Screw the Alito Family, then resign. Good to see you GO, Mr. Echo Hawk. You have left a legacy of destruction of Indians, congratulations.
The top official for the U.S. Bureau of Indian Affairs is resigning to accept a full-time leadership position with The Church of Jesus Christ of Latter-day Saints, ending three years with the department that Interior Secretary Ken Salazar says "opened a new chapter" in U.S. relationships with American Indian tribes.
Larry Echo Hawk, the assistant secretary of the Interior for Indian Affairs, is being appointed to the Quorum of the Seventy, which is the Mormon Church's third-highest governing body. The announcement from the church came Saturday during its semi-annual general conference in Salt Lake City.
President Barack Obama appointed Echo Hawk, 63, to oversee the BIA in 2009.
"With Larry Echo Hawk's leadership, we have opened a new chapter in our nation to nation relationships with American Indian and Alaska Native tribal governments, accelerated the restoration of tribal homelands, improved safety in tribal communities, resolved century-old water disputes, invested in education, and reached many more milestones that are helping Indian nations pursue the future of their choosing," Salazar said in a statement.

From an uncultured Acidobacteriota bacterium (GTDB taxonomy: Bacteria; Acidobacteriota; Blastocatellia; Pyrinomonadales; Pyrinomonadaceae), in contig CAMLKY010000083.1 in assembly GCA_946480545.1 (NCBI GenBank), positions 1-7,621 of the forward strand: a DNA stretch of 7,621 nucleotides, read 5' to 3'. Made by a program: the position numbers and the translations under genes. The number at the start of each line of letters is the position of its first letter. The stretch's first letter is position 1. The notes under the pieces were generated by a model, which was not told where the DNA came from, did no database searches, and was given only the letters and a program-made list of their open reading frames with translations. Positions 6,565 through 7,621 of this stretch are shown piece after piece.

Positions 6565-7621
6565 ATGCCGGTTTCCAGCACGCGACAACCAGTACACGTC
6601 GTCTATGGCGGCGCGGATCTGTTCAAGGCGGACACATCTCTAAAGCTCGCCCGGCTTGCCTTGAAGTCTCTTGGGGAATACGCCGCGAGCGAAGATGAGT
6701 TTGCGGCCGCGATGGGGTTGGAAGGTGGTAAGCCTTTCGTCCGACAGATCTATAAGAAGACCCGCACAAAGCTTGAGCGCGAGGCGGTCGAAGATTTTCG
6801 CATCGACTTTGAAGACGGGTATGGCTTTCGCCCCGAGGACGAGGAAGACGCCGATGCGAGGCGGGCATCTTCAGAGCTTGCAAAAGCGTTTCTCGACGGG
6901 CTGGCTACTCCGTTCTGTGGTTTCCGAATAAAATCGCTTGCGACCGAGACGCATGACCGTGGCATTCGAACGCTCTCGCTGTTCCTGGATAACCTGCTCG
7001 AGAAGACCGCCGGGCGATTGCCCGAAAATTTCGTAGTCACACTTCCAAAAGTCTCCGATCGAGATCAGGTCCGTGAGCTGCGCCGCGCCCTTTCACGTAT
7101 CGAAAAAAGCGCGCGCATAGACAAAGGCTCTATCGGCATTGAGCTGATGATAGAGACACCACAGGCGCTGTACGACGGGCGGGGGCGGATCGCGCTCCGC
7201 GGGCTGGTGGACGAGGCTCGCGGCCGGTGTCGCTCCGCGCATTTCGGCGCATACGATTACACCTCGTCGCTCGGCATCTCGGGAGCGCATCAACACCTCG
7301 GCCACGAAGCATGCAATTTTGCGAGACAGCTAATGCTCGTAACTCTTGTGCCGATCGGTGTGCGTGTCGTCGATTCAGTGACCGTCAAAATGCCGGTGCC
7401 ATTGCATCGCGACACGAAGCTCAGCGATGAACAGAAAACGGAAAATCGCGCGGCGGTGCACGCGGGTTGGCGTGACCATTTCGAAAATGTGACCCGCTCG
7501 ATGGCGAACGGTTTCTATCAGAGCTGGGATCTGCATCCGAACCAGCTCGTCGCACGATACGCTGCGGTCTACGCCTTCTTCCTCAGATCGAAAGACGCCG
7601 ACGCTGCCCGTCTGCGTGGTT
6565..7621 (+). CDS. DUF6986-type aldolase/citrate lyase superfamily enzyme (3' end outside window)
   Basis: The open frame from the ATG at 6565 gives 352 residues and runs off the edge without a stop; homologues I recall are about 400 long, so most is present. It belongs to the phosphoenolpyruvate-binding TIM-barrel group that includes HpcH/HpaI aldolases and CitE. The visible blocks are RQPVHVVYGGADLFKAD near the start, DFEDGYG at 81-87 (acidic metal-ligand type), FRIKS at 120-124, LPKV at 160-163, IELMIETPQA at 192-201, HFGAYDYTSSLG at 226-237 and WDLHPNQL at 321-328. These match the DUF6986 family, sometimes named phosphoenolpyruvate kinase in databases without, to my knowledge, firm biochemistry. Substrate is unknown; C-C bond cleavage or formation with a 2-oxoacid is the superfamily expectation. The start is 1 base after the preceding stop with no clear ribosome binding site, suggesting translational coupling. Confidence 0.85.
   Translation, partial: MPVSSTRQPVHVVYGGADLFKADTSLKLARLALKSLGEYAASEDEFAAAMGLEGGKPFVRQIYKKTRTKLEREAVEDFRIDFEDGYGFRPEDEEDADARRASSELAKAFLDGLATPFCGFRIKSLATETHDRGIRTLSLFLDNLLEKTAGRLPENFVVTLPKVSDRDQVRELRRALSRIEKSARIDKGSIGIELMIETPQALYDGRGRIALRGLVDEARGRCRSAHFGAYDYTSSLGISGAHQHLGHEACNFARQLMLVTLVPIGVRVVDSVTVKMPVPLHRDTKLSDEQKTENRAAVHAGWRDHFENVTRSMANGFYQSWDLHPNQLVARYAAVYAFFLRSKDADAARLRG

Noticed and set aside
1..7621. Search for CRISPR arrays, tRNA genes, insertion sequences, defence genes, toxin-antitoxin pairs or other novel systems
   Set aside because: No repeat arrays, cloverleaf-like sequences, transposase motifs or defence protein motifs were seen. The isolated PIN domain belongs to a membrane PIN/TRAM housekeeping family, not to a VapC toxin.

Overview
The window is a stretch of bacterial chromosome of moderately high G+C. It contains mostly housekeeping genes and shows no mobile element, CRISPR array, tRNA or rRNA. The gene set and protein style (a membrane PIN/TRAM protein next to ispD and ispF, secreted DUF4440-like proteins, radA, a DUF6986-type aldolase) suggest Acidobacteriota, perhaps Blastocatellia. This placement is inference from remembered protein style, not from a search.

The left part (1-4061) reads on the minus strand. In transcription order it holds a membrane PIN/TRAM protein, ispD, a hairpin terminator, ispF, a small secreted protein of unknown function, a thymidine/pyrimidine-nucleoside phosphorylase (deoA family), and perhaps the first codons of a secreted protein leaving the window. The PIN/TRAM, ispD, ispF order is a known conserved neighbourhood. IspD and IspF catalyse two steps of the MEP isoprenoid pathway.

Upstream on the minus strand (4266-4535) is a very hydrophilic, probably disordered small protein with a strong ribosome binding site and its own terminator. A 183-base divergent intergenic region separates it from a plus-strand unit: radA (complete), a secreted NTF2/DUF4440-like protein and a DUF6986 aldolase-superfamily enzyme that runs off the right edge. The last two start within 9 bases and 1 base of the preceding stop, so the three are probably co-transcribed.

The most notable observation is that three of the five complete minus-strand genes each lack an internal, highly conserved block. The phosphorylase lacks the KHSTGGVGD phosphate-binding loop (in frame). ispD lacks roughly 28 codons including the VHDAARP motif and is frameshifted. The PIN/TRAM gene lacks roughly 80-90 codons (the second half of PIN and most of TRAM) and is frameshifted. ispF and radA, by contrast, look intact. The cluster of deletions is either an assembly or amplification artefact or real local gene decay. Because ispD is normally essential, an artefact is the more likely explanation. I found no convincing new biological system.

During Echo Hawk's tenure, the Interior Department settled a $3.4 billion class-action lawsuit with Native American landowners over mismanaged royalties. The settlement reached in late 2009 is under appeal.
Salazar said he would work with Echo Hawk to ensure a smooth transition within the BIA. It was not clear who would be appointed to oversee the BIA after Echo Hawk's departure.
Echo Hawk, a member of the Pawnee Nation, was elected Idaho attorney general in 1990, the first Native American to be elected to the position in any state. He ran unsuccessfully in 1994 for Idaho governor as a Democrat.